I am thinking the unthinkable…..I am considering changing from Ubuntu 8.10 for my desktop to Debian 5. I have been running the Debian 5 Lenny candidate for awhile and have bee very pleased with the stability and features. It actually functions and acts more like the distribution I need and work on than Ubuntu. Not so say that Ubuntu is bad, just that I typically do not need or use the latest applications. I mainly work on my Linux desktop for about 60 hours a week. So I really need something I can count on. Again, not that Ubuntu has let me down, it has never really crashed on me but I do struggle with bugs from time to time. I use my GUI desktop to work from as I manage Linux servers, either Ubuntu or CentOS.

Buy Debian Linux on DVD or CD

1. Stability
Debian has a philosophy that is more like Red Hat/CentOS in that the focus is more on testing to insure stability of the whole system than to provide the latest and greatest applications. I am weary of checking bug reports for Ubuntu, especially on the server end. In one recent week working on Ubuntu servers I had to work through 3 bugs that cost me a lot of time and energy that could have been spent elsewhere. Every time I talk about bugs in Ubuntu I get riddled with attacks, but what I have discovered is that most of the attacks are emotional responses from people attached to Ubuntu but not those who spend 20-30 hours a week working on configuring and managing Ubuntu servers. Sorry but Ubuntu needs to do a better job on the server end in terms of testing.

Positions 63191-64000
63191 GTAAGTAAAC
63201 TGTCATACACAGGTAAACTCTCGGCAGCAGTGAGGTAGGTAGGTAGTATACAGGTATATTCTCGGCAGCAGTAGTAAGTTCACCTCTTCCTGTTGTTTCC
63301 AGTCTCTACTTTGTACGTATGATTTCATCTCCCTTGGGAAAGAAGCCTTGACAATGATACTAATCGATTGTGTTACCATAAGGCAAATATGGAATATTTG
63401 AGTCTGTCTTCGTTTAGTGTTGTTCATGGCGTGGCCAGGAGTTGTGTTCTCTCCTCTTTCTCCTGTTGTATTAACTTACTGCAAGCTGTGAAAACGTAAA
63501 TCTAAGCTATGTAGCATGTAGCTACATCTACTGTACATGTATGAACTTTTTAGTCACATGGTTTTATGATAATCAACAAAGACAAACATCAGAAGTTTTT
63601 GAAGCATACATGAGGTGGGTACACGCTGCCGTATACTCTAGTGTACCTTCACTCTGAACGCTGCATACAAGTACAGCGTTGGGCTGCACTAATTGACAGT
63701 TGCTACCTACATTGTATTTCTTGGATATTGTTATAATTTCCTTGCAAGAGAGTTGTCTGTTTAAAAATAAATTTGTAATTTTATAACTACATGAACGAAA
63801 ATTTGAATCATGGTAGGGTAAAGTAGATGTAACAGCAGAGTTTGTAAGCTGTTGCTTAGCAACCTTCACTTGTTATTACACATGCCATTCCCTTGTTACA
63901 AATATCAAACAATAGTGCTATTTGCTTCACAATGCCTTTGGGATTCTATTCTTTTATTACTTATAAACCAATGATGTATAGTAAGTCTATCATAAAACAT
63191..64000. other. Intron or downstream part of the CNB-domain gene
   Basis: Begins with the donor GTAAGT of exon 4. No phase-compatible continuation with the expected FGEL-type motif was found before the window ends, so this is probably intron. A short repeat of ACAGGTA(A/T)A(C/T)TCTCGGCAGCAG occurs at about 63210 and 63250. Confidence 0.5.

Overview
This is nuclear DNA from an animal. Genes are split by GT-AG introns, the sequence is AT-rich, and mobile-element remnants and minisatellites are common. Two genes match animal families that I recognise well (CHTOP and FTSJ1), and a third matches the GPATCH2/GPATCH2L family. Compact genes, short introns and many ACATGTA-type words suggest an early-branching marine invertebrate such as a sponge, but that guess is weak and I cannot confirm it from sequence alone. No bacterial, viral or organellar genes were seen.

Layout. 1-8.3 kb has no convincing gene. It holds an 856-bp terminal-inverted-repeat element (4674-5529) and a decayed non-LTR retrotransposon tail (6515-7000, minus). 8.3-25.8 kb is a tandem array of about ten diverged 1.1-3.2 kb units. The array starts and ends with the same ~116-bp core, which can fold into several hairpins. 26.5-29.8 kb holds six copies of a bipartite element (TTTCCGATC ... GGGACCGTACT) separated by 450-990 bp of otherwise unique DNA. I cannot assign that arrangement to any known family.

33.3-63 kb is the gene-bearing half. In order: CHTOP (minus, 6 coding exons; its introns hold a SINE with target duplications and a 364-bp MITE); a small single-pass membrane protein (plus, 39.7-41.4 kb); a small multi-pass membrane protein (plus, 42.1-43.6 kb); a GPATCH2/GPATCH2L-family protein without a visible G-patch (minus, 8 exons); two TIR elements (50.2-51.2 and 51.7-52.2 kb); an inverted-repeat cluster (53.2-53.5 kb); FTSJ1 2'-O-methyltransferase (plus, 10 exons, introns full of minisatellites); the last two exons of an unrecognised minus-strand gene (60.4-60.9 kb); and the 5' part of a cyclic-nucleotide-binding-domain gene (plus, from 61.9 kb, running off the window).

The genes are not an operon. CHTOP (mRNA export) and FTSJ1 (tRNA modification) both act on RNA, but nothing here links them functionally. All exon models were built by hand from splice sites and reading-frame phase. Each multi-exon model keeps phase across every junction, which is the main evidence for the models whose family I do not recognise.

login

2. Security
Basically the security issue is the same as stability. It is even more important now in terms of servers. Security is always related to the testing of applications, that is where many of the security issues develop. This is where Debian 5 has done more testing, at least from what I can see and ascertain than is done with Ubuntu. Debian seems to take security more serious that Ubuntu. I remember writing an article on how it was unthinkable for me to see the first Ubuntu desktop with no firewall option at all. Or even worse, calling the UFW firewall “uncomplicated” in current versions of Ubuntu. I am happy to write an iptables firewall and be done with it.